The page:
PERA’s unfunded liability often comes into sharper after a year of low returns. Its detractors point to last year’s 1.5% return, for instance, as evidence that PERA’s expected rate of return is too optimistic (it is). Its defenders argue that a single year’s returns are less important than the long-term (they are). They then point to a time frame, say, the last 7 years, where PERA has averaged 9.7%.
But it’s not just average returns that matter. It’s cumulative returns, and there, even a couple of bad years can wreak havoc on a defined benefit plan.
Let’s look at PERA’s returns since 1990:
A few really bad years to start off the century, and we all remember 2008. But aside from that, mostly above expected, and a few years slightly below expected. If you had invested $100 in PERA Mutual Fund in 1990 and let it sit for a quarter century, you’d be about where you should be, based on each year’s expected rate of return. Most years, you’re even ahead of the game, before the dot-com burst and the housing bubble burst bring you back to earth.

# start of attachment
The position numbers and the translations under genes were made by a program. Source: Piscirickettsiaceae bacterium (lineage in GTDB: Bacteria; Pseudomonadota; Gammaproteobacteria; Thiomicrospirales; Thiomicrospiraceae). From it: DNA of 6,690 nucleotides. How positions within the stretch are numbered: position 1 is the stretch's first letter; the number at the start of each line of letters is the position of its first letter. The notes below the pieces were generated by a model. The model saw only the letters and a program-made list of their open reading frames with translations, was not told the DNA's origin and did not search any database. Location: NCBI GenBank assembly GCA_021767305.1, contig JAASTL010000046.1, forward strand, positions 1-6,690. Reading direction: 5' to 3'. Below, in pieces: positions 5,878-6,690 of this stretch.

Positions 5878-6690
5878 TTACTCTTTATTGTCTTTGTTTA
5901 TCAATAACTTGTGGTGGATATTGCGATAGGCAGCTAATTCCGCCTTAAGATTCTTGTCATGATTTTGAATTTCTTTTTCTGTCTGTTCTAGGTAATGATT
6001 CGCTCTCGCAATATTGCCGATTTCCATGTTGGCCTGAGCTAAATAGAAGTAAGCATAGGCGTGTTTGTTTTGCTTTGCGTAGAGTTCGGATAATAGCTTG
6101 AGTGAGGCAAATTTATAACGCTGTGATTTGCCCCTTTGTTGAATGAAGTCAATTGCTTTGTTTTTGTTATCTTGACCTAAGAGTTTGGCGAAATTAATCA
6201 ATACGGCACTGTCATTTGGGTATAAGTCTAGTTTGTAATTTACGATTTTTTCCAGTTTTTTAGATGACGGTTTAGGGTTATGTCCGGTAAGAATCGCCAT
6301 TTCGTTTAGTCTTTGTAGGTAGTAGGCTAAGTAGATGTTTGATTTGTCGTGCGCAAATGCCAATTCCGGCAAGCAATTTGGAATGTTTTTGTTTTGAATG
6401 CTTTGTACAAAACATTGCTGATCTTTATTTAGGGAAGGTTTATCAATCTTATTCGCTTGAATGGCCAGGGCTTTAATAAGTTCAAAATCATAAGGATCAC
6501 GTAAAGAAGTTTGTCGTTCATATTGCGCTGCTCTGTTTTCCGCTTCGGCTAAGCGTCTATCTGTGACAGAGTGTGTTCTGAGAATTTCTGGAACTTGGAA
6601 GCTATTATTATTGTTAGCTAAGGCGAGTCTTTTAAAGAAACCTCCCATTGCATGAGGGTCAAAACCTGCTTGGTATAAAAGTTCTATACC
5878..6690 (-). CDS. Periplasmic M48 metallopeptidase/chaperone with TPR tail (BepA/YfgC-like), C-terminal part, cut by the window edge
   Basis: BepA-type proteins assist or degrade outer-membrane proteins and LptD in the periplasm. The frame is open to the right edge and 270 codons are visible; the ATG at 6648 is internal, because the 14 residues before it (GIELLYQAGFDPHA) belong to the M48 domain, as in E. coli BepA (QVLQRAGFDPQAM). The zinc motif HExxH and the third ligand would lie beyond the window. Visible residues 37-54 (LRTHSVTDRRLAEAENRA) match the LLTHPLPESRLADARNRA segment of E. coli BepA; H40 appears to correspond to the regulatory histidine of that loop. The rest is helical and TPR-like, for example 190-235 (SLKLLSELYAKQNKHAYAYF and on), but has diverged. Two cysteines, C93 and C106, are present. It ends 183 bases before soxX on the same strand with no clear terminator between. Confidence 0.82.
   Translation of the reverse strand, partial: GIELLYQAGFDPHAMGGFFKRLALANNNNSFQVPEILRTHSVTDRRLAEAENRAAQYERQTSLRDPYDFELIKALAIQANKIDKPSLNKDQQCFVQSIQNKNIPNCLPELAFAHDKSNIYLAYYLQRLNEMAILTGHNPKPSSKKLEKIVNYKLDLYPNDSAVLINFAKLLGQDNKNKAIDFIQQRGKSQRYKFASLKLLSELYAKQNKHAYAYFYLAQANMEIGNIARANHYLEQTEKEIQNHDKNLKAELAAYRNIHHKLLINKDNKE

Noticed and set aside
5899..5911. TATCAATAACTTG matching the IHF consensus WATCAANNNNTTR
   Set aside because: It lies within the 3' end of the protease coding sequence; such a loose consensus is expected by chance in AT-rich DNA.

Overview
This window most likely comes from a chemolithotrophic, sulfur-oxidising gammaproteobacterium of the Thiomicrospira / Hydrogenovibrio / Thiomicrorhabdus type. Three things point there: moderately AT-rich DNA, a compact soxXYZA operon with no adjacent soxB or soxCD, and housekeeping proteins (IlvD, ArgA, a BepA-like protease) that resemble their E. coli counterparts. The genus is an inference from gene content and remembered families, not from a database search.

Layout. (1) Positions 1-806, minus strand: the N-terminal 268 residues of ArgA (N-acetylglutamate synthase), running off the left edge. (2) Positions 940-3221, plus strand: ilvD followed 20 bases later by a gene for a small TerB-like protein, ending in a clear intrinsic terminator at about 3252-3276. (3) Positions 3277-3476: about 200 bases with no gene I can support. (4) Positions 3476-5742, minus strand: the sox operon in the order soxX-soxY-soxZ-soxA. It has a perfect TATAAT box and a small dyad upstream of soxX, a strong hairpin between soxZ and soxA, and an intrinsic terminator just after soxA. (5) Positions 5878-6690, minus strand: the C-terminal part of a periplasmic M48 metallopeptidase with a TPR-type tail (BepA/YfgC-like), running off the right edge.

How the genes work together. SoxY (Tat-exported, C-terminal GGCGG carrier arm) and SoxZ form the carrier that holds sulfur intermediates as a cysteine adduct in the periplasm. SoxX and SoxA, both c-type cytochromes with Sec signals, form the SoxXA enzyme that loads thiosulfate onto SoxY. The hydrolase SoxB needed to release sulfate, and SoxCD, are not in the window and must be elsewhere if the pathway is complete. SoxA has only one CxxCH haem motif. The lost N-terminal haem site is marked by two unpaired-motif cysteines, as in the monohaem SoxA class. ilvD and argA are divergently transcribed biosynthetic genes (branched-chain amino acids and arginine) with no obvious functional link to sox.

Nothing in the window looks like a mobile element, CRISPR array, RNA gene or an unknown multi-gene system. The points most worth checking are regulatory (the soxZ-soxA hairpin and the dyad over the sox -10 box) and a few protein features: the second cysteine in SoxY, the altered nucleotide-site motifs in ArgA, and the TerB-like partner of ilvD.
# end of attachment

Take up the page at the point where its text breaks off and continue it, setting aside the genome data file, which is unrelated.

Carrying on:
But of course, you don’t put $100 in in 1990 and let it sit. You put $100 in every year. Instead of looking at this from the perspective of each year going forward, let’s choose the perspective of 2015 looking back at each year. That is, for each year where you’ve invested $100, let’s see how you end up in 2015.
For $100 invested in 1990, you’d expect to have about $800, and we already know that that’s what you’ve got. For $100 invested in 2000, though, you’d expect that to be worth $355 today, but it’s only appreciated to $228. That’s because in January 2000, you invested before the bad years of 2000-2002. So money invested in every year from 1995-2003 is worth less now than PERA’s expected return would project. In fact, there are only a few years where the cumulative return through 2015 is better than expected, because 2000-2002 and 2008 wipe out all the gains beyond expectations.
Not surprisingly, this means that your PERA Mutual Fund is short of expectations in 2015, by just over 9%. You’d expect to have just over $9000, but instead you’re just under $8200.
Naturally, PERA’s actual situation is much more complex than this. But the point remains – it’s not enough to do as well as you’d expect over a long period of time, even in the absence of required annual payouts. In order to keep the plan solvent, you need to do better than that.